Like many people living through the chaos of 2021, I certainly have my fair share of stress, and a keenness to try anything with natural healing properties. But I didn’t expect miracles as a result of “smudging” a burning stick around my home!

And I didn’t experience any miracles. However, my own results have been good – better, in fact, than expected.

When it comes to all of the things that this “holy wood” is claimed to do, I’m certainly a qualifying beneficiary. I have anxiety, sinus problems and regular headaches. At the time of writing this, it’s January 2021 and I’m confined to my home in the UK due to lockdown. I usually escape the country to somewhere warmer and sunnier at this time of year, so I’m holding seasonal depression at arms length right now too.

After unwrapping my little parcel of Palo Santo sticks, I looked online to find out how to use them, and did a few experiments.

Experiment 1: Relaxation

To begin with, I decided to see how Palo Santo could help with relaxation, and thought I’d try out the first stick whilst lying in the bath.

I let the wood burn in a lighter flame for 30 seconds or so, then wafted the smoke around the corners of the bathroom as instructed. I also had a tentative go at “smudging” around my body (something I’m awfully glad nobody had to witness me do!)

The smell was surprisingly intense, rather like church incense. Despite the limonene, lemon didn’t seem to be the main scent. It did seem to have a heady eucalyptus edge. The (very agreeable) smell left behind in the room a couple of hours later does have a lemon aroma.

Obviously a state of relaxation is a hugely subjective thing, but it was certainly a pleasing addition to a hot bath. I’d say it “did” much more, scent wise, than using an essential oil would.

If nothing else, smudging Palo Santo in the bathroom felt like a pleasing act of self-care. I did feel content and positive afterwards, though I obviously cannot confirm that it was entirely down to the healing properties of the product.

Experiment 2: Sinus Pain and Headaches

Using Palo Santo has been rather good for my headaches and sinus pain.

I’ve actually subjected this to a proper test on several occasions now. When my sinus pressure builds to the point where I’d usually take a couple of painkillers, I’ve tried briefly burning a stick in the room first.

To my delight, I’ve found that the aroma almost immediately reduces the pressure – to an extent. This is much the same as if I used a eucalyptus essential oil.

To be clear, it’s not as if Palo Santo is an instant headache cure. BUT, I’d say that the pain relief is enough to prevent me needing to reach for the painkillers 50% of the time. And that’s pretty huge for me.

It was after I’d repeated this experiment a few times that I decided I probably shouldn’t be so cynical about the healing properties of this ancient remedy. After all, something doesn’t keep being used for generations if it doesn’t – at least to some extent – work.

And in my case, it really does for this purpose.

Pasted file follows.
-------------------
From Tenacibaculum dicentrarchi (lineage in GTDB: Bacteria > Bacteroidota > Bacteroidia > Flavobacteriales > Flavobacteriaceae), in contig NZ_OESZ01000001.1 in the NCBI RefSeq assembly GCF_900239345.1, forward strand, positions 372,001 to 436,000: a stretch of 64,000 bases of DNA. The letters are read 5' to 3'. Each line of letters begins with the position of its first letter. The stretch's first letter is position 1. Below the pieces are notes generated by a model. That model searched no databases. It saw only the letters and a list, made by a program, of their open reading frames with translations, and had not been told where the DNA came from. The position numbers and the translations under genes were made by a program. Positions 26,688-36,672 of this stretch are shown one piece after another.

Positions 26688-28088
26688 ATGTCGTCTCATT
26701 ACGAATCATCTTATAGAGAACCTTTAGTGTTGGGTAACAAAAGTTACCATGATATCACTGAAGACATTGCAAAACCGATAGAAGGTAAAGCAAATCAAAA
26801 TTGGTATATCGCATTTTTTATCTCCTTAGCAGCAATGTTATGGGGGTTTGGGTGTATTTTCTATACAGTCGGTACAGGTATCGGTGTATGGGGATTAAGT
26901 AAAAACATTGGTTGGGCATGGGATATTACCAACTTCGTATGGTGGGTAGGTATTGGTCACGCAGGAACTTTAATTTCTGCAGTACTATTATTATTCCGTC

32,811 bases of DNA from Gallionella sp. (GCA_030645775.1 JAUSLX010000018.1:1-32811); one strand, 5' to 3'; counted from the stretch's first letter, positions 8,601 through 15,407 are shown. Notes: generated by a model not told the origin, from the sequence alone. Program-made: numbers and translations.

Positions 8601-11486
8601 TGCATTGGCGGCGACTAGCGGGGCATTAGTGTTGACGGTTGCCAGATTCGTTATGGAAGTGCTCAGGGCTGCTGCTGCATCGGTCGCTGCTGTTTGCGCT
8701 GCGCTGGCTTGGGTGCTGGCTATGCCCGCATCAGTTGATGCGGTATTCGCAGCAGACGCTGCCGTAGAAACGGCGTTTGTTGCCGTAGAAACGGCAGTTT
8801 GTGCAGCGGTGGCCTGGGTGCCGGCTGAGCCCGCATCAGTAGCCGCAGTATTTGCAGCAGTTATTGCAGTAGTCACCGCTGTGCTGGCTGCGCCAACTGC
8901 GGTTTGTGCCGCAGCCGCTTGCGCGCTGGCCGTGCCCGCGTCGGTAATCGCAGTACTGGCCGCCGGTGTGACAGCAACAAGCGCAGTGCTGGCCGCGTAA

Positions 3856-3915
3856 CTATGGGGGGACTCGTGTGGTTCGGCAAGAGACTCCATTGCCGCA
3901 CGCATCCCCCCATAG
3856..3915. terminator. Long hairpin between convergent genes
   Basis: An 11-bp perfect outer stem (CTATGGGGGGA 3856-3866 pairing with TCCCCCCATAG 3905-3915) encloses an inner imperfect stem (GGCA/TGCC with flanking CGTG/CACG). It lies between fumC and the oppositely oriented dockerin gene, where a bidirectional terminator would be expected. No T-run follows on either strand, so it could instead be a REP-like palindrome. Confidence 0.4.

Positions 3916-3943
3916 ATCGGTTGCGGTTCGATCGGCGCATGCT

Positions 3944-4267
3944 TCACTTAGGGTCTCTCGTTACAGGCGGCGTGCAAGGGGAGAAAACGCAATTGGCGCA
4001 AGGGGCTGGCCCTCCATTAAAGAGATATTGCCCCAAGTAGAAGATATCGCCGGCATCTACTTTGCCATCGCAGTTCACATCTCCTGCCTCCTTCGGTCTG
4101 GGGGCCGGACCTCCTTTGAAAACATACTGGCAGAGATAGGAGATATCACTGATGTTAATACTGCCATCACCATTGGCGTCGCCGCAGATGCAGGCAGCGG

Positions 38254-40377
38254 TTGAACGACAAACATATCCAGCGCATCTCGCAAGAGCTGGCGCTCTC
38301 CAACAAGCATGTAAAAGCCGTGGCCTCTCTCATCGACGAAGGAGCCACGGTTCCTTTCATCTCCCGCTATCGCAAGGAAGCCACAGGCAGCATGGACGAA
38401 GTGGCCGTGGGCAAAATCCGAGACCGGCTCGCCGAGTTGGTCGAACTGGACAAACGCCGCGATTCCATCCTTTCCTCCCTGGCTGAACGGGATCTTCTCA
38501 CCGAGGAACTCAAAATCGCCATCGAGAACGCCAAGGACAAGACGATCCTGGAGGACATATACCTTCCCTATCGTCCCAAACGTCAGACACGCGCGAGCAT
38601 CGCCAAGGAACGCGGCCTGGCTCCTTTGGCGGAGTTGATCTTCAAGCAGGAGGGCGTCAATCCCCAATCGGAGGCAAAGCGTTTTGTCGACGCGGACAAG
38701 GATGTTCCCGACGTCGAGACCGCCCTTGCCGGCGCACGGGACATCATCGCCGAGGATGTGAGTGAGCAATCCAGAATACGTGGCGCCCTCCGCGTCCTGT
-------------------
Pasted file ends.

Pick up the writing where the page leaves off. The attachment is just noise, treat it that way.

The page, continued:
Experiment 3: Depression and Anxiety

My final experiment is, by nature, the most subjective of all.

I’m a firm believer that depression and anxiety are things you live with and control as best you can. You have to be incredibly fortunate to cure them completely.

I’ve used Palo Santo wood on and off for several weeks now – not every day – but I often smudge some of the smoke around before I jump in the shower, or place the stick in the corner of my office for a brief period before I start work.

The best way for me to sum up the results is to say that I’m here typing about Palo Alto wood, rather that cowering in bed or trying to find my way out of a pit of depression.

Given that it’s January, in England, in lockdown, during a pandemic, that’s actually quite a big deal! The thing is, I cannot say whether it’s thanks to the cleansing energy of my Palo Santo sticks, or nothing to do with that at all.

My Own Conclusion

For me, there are enough benefits of Palo Santo for me to continue to use it. I have no idea if it’s bringing me spiritual good fortune or helping to “cleanse the energy” around me – and I don’t much care.

It smells good, it certainly seems to help with headaches, and while the mental health benefits are almost impossible to quantify, it’s certainly done me no harm in that regard. It also lasts for ages, with each Palo Santo stick being good for multiple burns, each of which are sufficient to fill a room with rich aroma.

It certainly does make me reflect on the potential value in these sacred ancient remedies. I doubt that people hundreds of years ago pondered on whether it’s the limonene that makes it work – they were likely just content that it did.

Key Questions

How To Use Palo Santo Sticks

To use a Palo Santo stick, you simply light the end using a match or lighter. Hold the flame to the stick for 20-30 seconds. Blow out the flame, and then waft (smudge) the smoke around the desired areas of the room. Repeat as necessary.

Once the flame is out, you can place the stick in a flame-proof dish. More smoke will continue to appear for a short while. Be sure not to leave it unattended.

How do you Buy Ethical Palo Santo?

Native to Ecuador, Peru, and elsewhere in South America, Palo Santo trees are not endangered. That said, sustainability is important, so it makes sense to check that what you order is ethical and helps out the communities where it’s harvested.

There are many different companies marketing Palo Santo, so be sure to read all the information once you’ve found some. Ensuring you order sustainably sourced Palo Santo isn’t difficult, and Amazon sells many varieties sustainably gathered from trees in Ecuador and Peru.

Does Palo Santo Work?

Anecdotally, Palo Santo works to relieve various conditions, from sinus pressure to anxiety. However, it’s important to note that scientific evidence for its benefits is thin on the ground. The main active component is thought to be limonene, a scented compound found in the resin-rich trees the product comes from.

What Types of Palo Santo Can You Buy?

Palo Santo SticksAs described in this article, Palo Santo sticks come directly from bursera graveolens trees. You light them with a lighter and use them to scent a room or for smudging rituals.

Incense SticksYou can find incense sticks with a Palo Santo aroma. To ensure the best effect and smell, ensure you only burn sticks made from authentic ingredients.

Palo Santo OilYou can buy Palo Santo in essential oil form. Use can generally use the oil directly in a bath, on the skin, or in an oil diffuser – but be sure to read all provided information first.

A Palo Santo Candle -A Palo Santo candle gives you the benefits of this sacred product in candle form, and provides another way to burn Palo Santo.